Group Test: Sub-8in Tablets (Part 2) : Apple iPad Mini, Barnes & Noble Nook HD, Fuhu Nabi 2

1/2/2013 2:59:54 AM

Apple iPad Mini

Not wanting to pass up a slice of the 7in tablet pie, Apple went against its earlier misgivings over the usability of smaller-screen tablets with the release of the iPad mini. Accordingly, although it’s the same physical size as its rivals, it packs a larger 7.9in screen.

Apple iPad Mini

Apple iPad Mini

This extra space gives the iPad mini around 35 percent more screen real-estate than a 7in tablet. We like the 4:3 aspect ratio, despite it producing a letterbox effect with widescreen movie playback.

The screen has the same 1024x768 resolution as the iPad 2. It has a higher pixel density because it’s around 2in smaller, but the definition isn’t as crisp as that of Apple’s Retina displays. It’s an IPS panel, though, so colours are vibrant and viewing angles are excellent.

What strikes you when you pick up the iPad mini is how light it is, at less than half the weight of a third- or fourth-generation iPad. The build quality is spectacular and the tablet feels as solid as a rock.

The iPad mini uses the new Lightning connector, so you’ll need an adaptor to use 30-pln accessories - not all of which will work.

Both cameras are brilliant - the rear one especially so. It takes sharp photos in dim conditions and great-looking images with accurate colours in good light. It’s great for videos, too, and not too large that you’ll feel uncomfortable using it as a camera.

Another similarity with the iPad 2 is the CPU. The A5 chip is getting old, but our benchmarks can attest to it still being able to pull its weight. Importantly, the iPad mini feels snappy in use. Battery life is good at 7 hours 21 mins, and reducing the screen brightness from its unneccessary maximum ups this to more than 10 hours.

Siri’s presence is a surprise, with the A5 chip routinely blamed for the absence of Apple’s voice assistant in the iPad 2. The mini has most of the other headline iOS 6.0 features, too, including flyover maps and VIP mail, but the Camera app lacks a panorama mode.

One neat addition to iOS is that it recognises if you’re resting your thumb on the side of the screen or interacting with an app. The side bezels are just 5mm wide, so touching the screen is inevitable, especially when reading an e-book.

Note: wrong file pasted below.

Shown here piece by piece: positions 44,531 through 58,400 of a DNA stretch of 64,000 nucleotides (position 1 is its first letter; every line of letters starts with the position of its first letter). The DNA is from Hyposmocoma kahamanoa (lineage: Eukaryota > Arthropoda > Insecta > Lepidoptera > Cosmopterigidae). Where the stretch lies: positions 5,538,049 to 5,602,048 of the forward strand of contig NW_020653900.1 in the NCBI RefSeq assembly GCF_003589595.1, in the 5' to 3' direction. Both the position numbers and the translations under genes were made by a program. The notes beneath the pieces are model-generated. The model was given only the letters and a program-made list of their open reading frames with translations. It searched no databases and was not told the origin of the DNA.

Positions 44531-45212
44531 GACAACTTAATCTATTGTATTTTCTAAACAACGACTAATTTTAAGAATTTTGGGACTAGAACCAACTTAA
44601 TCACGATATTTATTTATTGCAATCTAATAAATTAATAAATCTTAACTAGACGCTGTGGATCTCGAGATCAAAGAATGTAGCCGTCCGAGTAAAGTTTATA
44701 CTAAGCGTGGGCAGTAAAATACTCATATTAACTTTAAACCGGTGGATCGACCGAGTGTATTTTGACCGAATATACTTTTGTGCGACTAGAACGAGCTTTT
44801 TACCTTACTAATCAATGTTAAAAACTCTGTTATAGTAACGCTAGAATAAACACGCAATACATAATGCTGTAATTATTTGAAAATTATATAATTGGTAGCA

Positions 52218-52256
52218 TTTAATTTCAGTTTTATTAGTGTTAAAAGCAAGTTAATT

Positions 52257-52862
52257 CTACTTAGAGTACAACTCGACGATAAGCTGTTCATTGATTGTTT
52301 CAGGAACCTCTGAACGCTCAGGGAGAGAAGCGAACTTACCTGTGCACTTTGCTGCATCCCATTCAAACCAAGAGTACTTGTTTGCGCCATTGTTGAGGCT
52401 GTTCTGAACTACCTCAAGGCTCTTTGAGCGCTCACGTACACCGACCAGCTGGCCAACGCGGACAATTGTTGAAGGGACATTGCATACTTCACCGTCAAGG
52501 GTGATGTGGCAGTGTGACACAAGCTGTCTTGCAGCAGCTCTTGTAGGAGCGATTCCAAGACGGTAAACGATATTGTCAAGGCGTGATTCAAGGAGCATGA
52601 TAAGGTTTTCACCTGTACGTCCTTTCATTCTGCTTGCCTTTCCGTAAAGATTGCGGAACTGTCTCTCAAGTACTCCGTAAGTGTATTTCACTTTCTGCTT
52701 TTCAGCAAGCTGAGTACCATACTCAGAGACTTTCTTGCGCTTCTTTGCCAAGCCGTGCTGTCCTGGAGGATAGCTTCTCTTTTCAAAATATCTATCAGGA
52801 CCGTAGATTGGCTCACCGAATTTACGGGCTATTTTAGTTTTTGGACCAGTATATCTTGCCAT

Price: $404



         The iPad mini is a premium tablet with a price to match, but it offers good value in comparison to the iPad 4. It’s a shame Apple couldn’t include a Retina screen, a faster processor and GPS.

         Build: 4.5/5

         Features: 4/5

         Performance: 4/5

         Value: 4/5

         Overall: 4/5

Barnes & Noble Nook HD

The Nook HD is the first tablet to launch in the UK from US bookseller Barnes & Noble. This 7in model weighs about the same as an iPad mini and is comfortable to hold in one hand. There’s a choice of two bezel colours, white and grey, and two storage capacities: 8GB costs $252.8,16GB costs $300.5. A microSDXC slot lets you add a further 64GB.

The Nook HD is has its sights firmly set on the Kindle Fire HD, and Barnes & Noble points out that there’s a mains charger in the box (it won’t charge over USB, though), and no lock-screen adverts.

Barnes & Noble Nook HD

Barnes & Noble Nook HD

The tablet is lighter than the Fire HD, but it’s the screen that really wins the Nook this fight. The 1440x900 IPS panel has a pixel density of 243ppi, which is almost as high as that of the new iPad. Colours and contrast are excellent, as are viewing angles.

The Nook HD runs a heavily customised version of Android Ice Cream Sandwich. However, the system is so tightly locked down it makes the Kindle Fire HD look like an open platform. There’s no way to install apps from anywhere other than the Nook store, which has a limited selection of popular titles. There’s Angry Birds Star Wars, Words With Friends and Netflix, but no BBC iPlayer yet. The apps are curated, so you’ll find only those tailored to the Nook’s screen.